Popular Diets Study

This study has been completed.
Brigham and Women's Hospital
Information provided by (Responsible Party):
Children's Hospital Boston
ClinicalTrials.gov Identifier:
First received: April 14, 2006
Last updated: April 17, 2013
Last verified: April 2013

The aim of this study is to evaluate the effects of three dominant dietary patterns - conventional low-fat, low-glycemic index (GI) and very-low-carbohydrate - on energy metabolism and heart disease risk factors following weight loss in obese young adults in a feeding study

Condition Intervention
Insulin Resistance
Other: Low glycemic index diet
Other: Low fat diet
Other: Very low carbohydrate diet

Study Type: Interventional
Study Design: Allocation: Randomized
Endpoint Classification: Efficacy Study
Intervention Model: Crossover Assignment
Masking: Open Label
Primary Purpose: Prevention
Official Title: Popular Diets, Metabolism, and CVD Risk

Further study details as provided by Children's Hospital Boston:

Primary Outcome Measures:
  • resting energy expenditure using indirect calorimetry in the fasting state [ Time Frame: end of each dietary period ] [ Designated as safety issue: No ]
  • insulin resistance assessed by frequently-sampled oral glucose tolerance test [ Time Frame: end of each dietary period ] [ Designated as safety issue: No ]
  • thyroid function tests [ Time Frame: end of each dietary period ] [ Designated as safety issue: No ]

Secondary Outcome Measures:
  • total energy expenditure using doubly labeled water methodology [ Time Frame: end of each dietary period ] [ Designated as safety issue: No ]
  • thermic effect of food using indirect calorimetry [ Time Frame: end of each dietary period ] [ Designated as safety issue: No ]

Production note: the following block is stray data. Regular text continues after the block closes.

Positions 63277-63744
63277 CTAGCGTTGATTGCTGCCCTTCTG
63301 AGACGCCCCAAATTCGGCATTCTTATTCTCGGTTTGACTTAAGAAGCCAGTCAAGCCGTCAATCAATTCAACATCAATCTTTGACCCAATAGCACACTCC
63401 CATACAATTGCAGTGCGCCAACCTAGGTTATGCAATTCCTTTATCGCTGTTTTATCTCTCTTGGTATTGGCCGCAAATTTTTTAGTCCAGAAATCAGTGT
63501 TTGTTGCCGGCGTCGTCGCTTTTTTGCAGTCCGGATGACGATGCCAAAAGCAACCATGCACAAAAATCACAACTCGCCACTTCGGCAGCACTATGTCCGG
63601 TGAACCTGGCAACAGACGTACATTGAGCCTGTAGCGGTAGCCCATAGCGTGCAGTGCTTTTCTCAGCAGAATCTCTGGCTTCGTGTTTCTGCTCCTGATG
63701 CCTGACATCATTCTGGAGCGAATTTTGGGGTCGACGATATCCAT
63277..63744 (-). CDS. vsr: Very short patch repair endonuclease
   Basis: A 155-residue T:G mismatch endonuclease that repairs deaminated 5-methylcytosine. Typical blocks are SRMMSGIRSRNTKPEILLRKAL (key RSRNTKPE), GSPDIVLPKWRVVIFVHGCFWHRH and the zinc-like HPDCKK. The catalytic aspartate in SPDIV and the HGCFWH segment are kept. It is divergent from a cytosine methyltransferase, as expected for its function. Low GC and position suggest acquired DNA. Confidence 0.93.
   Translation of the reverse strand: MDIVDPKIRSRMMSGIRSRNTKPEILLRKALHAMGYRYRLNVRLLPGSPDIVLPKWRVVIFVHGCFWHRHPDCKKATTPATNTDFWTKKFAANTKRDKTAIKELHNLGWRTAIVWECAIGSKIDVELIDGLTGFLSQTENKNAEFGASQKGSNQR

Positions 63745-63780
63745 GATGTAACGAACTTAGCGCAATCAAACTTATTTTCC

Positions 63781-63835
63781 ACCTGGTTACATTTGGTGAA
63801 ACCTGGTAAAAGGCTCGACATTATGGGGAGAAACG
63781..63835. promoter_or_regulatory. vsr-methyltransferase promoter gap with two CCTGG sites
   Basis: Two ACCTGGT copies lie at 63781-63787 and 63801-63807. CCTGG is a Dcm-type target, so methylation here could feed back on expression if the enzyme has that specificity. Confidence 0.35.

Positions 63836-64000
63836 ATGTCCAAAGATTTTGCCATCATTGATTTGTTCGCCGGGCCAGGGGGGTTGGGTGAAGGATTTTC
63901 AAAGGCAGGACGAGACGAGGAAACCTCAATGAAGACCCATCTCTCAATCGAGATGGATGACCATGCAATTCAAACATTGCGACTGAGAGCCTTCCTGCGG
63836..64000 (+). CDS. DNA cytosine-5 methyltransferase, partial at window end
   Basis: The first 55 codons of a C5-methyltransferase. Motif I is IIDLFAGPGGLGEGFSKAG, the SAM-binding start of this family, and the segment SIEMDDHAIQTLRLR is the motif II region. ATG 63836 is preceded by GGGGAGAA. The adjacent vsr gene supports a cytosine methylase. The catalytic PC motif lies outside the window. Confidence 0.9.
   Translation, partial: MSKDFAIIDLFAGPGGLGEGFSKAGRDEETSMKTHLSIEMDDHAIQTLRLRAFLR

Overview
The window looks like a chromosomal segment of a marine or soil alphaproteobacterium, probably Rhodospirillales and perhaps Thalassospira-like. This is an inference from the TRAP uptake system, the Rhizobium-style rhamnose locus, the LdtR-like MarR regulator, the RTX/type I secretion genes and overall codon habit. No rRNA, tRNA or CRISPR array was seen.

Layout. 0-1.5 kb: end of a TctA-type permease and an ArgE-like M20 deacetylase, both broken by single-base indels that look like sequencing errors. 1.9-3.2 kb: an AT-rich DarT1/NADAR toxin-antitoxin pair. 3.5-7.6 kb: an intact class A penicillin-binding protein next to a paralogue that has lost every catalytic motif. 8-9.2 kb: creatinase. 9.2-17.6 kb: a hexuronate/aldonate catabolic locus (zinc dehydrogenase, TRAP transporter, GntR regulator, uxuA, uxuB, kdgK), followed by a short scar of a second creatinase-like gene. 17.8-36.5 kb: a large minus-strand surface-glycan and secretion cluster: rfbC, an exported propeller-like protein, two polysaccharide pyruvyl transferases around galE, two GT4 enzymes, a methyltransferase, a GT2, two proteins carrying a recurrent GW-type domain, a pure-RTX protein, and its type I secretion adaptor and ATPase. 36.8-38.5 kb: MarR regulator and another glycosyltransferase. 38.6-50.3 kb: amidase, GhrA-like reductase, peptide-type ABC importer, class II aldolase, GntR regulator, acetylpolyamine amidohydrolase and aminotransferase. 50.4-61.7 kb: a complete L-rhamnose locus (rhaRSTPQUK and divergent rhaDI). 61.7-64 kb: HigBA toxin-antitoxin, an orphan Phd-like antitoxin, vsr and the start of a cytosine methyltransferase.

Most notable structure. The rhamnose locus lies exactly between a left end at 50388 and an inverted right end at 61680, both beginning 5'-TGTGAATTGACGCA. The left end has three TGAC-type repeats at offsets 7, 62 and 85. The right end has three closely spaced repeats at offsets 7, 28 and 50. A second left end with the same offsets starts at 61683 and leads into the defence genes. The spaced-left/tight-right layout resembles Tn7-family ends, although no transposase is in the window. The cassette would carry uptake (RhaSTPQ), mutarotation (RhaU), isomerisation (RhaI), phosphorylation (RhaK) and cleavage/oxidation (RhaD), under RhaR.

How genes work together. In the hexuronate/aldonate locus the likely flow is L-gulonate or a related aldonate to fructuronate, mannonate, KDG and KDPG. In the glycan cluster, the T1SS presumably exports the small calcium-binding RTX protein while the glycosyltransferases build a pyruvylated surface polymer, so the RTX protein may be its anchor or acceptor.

• physical activity using accelerometry [ Time Frame: end of each dietary period ] [ Designated as safety issue: No ]
  • serum lipids [ Time Frame: end of each dietary period ] [ Designated as safety issue: No ]
  • plasminogen activator inhibitor-1 [ Time Frame: end of each dietary period ] [ Designated as safety issue: No ]
  • C-reactive protein [ Time Frame: end of each dietary period ] [ Designated as safety issue: No ]
  • blood pressure [ Time Frame: end of each dietary period ] [ Designated as safety issue: No ]
  • hunger/appetite [ Time Frame: end of each dietary period ] [ Designated as safety issue: No ]
  • insulin 30 minutes after oral glucose (as an effect modifier) [ Time Frame: baseline ] [ Designated as safety issue: No ]
  • Core temperature [ Time Frame: End of each dietary period ] [ Designated as safety issue: No ]
  • secreted frizzle-related protein-4 [ Time Frame: end of each dietary period ] [ Designated as safety issue: No ]
  • heme-oxygenase [ Time Frame: end of each dietary period ] [ Designated as safety issue: No ]
  • Irisin [ Time Frame: end of each dietary period ] [ Designated as safety issue: No ]
  • fibroblast growth factor-21 [ Time Frame: end of each dietary period ] [ Designated as safety issue: No ]
  • chemerin [ Time Frame: end of each dietary period ] [ Designated as safety issue: No ]
  • trimethylamine N-oxide [ Time Frame: fasting and postprandial, end of each dietary period ] [ Designated as safety issue: No ]
  • alanine aminotransferase [ Time Frame: end of each dietary period ] [ Designated as safety issue: No ]
  • Uric acid [ Time Frame: end of each dietary period ] [ Designated as safety issue: No ]
  • insulin [ Time Frame: fasting and postprandial, end of each dietary period ] [ Designated as safety issue: No ]
  • ghrelin [ Time Frame: fasting and postprandial, end of each dietary period ] [ Designated as safety issue: No ]
  • gastric inhibitory peptide [ Time Frame: fasting and postprandial, end of each dietary period ] [ Designated as safety issue: No ]
  • GLP1 [ Time Frame: fasting and postprandial, end of each dietary period ] [ Designated as safety issue: No ]
  • PYY [ Time Frame: fasting and postprandial, end of each dietary period ] [ Designated as safety issue: No ]
  • Amylin [ Time Frame: fasting and postprandial, end of each dietary period ] [ Designated as safety issue: No ]
  • Leptin [ Time Frame: end of each dietary period ] [ Designated as safety issue: No ]

Enrollment: 24
Study Start Date: April 2006
Study Completion Date: April 2013
Primary Completion Date: June 2010 (Final data collection date for primary outcome measure)
Arms Assigned Interventions
Experimental: 1
Low glycemic index diet
Other: Low glycemic index diet
Feeding protocol, all foods prepared in a metabolic kitchen
Active Comparator: 2
Low fat diet
Other: Low fat diet
Feeding protocol, all foods prepared in a metabolic kitchen